Testing Javascript for your Gutenberg Integrated Plugin

(Edit October 10, 2018) Note: This article is now out of date but is kept published for reference purposes. Nearly everything in Gutenberg is published as a package so for the purpose of testing you can include those packages as a devDependency in your package.json file and jest will know to reference those in tests. 

As a part of my work with Event Espresso I’ve been assisting them with moving over to a more modern Javascript build system.  This has been prompted by the upcoming new editor for WordPress codenamed Gutenberg.  I’m not going to spend a whole lot of time talking about Gutenberg since there’s already a ton of information on the internet.  What I want to do in this post is outline a way for plugin developers to test their custom components/blocks built for Gutenberg using the Jest framework.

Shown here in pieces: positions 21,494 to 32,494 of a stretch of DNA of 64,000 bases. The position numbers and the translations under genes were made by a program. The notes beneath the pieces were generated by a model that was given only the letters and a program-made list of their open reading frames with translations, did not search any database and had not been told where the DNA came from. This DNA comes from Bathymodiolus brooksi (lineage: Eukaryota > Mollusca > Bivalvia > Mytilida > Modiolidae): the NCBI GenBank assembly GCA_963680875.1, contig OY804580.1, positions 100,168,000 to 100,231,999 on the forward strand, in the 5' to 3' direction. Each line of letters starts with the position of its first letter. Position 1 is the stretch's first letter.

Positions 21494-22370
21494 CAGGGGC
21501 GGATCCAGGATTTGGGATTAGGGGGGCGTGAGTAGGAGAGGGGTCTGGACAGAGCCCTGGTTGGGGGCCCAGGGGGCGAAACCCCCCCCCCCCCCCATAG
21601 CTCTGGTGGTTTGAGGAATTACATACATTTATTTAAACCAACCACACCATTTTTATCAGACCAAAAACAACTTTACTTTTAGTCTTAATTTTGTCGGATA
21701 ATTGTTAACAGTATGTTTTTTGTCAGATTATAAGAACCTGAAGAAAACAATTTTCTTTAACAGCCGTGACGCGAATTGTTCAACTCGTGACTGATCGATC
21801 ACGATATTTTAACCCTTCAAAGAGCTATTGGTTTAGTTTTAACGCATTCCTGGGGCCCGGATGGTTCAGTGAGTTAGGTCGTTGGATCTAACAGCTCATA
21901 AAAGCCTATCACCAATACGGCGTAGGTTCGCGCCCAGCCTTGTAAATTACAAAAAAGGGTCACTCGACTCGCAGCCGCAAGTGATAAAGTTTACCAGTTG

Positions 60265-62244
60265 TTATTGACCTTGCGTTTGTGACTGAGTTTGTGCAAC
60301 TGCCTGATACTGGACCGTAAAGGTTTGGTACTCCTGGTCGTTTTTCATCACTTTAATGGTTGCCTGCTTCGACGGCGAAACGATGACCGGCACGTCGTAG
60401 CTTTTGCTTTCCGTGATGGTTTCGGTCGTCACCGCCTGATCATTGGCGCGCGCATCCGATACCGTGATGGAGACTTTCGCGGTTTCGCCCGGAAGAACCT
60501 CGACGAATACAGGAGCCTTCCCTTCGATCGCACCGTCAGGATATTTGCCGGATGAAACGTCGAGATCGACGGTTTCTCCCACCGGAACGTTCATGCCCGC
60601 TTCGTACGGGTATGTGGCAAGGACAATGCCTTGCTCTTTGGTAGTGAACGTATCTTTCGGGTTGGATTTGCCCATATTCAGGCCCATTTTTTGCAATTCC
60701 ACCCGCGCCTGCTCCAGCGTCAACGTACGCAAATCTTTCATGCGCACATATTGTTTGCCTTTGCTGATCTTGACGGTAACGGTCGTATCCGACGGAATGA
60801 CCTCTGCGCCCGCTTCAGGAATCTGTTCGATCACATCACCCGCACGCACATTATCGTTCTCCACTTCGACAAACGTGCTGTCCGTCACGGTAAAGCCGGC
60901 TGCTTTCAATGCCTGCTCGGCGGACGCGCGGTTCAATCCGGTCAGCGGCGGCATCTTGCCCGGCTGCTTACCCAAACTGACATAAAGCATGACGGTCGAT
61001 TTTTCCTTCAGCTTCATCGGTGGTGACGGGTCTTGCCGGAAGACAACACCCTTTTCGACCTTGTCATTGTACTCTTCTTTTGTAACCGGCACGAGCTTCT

Writing javascript tests using Jest is pretty straightforward and this isn’t a how-to-post since there’s a lot of that already available (including this readme the Gutenberg team prepared).  Instead I thought it’d be useful to write how I solved a problem with a particular set of tests I was trying to write for some code I had written (especially since I couldn’t find anything useful on the internet myself to help with it).

The Problem

For Event Espresso I’m creating a reusable react component that exposes a Event Selector populated with events currently on the user’s site.  This will end up getting used in various parts of the Gutenberg friendly api we’re building.  I wanted a way to test this component using jest but ran into a few problems:

  1. The EventSelect component is composed of the Placeholder, SelectControl, and Spinner components from @wordpress/components (or  wp.elements ).
  2. There’s a few other dependencies in file for this component including @wordpress/i18n and @wordpress/data